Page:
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if they can, the process of founding a British Government in Cyprus. We know of nothing more remarkable in its way than the ease with which an operation of this kind, an opera-...

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T HE Irish Intermediate Education Bill does not provide a perfect scheme for giving boys a chance of getting something better than elementary instruction, upon conditions which...

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M R. ARNOLD has just put forth a most fascinating little volume of selections* from his own poems,—with an ex- quisitely embellished title-page—and printed in the clearest...

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T HERE was one defect observable in the recent debate on Primogeniture in the house of Commons, which somewhat marred the effect of the arguments on the Liberal side. None of...

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T HE Australian Cricketers have now played a sufficient num- ber of matches with representative English teams to enable us to gauge the extent of their prowess pretty...

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[TO THE EDITOR OF THE "SPECTATOR "] Sin,—In a series of letters to the Times, a well-known writer, under the signature of " A Traveller," had propounded a solution of the...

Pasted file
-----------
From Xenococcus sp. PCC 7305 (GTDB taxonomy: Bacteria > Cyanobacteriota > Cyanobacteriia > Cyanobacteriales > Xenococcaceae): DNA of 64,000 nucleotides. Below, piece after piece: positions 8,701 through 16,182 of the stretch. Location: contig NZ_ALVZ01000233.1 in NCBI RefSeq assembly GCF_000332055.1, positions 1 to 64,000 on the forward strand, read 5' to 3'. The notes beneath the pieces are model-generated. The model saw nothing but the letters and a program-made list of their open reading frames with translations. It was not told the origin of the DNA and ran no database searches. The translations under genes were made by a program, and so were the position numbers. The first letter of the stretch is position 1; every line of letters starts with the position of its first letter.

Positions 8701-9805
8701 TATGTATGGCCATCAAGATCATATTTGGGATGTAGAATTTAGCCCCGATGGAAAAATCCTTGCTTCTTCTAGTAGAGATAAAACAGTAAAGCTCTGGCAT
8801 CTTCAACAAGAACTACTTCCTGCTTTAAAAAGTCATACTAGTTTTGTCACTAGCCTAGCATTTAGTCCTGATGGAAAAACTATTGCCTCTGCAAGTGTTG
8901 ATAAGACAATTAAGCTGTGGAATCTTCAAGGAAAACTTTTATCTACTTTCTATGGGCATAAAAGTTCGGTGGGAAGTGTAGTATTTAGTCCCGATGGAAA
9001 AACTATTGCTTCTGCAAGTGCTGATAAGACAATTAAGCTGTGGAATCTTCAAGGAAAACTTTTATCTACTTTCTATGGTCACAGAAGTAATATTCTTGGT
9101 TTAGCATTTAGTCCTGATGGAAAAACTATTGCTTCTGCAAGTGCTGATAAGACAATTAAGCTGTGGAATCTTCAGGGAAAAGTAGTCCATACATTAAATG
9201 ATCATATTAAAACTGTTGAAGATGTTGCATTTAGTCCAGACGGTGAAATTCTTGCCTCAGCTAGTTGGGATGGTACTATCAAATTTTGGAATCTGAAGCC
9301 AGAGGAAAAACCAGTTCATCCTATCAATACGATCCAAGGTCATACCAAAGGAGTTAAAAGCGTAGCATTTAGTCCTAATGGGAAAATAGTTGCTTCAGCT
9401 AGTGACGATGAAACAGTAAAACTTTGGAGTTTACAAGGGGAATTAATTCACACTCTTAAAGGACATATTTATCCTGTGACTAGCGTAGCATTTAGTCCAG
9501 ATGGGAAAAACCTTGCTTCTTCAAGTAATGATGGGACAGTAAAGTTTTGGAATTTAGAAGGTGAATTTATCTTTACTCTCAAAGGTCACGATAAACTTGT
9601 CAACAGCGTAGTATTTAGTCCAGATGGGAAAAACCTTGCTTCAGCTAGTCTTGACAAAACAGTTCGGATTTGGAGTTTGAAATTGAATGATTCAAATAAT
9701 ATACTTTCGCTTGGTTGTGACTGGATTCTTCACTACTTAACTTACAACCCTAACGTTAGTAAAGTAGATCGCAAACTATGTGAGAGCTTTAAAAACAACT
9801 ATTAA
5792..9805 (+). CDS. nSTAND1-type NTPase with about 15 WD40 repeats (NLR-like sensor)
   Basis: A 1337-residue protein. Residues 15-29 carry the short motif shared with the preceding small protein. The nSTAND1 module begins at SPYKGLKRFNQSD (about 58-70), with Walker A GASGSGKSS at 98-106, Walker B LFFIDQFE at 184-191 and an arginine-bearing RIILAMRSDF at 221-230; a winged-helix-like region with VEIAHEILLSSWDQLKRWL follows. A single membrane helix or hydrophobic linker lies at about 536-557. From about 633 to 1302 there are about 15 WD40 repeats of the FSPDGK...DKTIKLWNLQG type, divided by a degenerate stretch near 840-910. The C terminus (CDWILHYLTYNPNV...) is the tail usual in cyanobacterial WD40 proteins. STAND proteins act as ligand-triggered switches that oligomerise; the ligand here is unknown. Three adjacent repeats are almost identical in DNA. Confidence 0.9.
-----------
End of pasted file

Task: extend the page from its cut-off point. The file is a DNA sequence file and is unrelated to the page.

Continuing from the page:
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MALTA AND CYPRUS. [To THE EDITOR OF THE "SPECTATOR. "] Sin,—England has a traditional connection with St. Paul. To him is dedicated the Cathedral Church of her capital, and...

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[TO THE EDITOR OF THE " SPECTATOR.") Sin,—It would be a scandal to the public who love true art, arid' still more a scandal to the brotherhood of artists, if Mr. Herbert were...


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[TO THE EDITOR OF THE " SPECTATOR:1 SIE,—Having many friends amongst teachers, may I be allowed, in reference to your article on " Girl Graduates," to say how gladly a female...

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[SECOND NOTICE.] NexT to the drawing of the Hotel de Ville, Brussels, with the mention of which we closed our last notice, come several more pencil drawings, chiefly of Scotch...


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go THE EDITOR OF THE SPROTATOR.1 But,—It is said we are to have a general election. I venture to propose, as the issue to which the Liberal party ought to postpone all others,...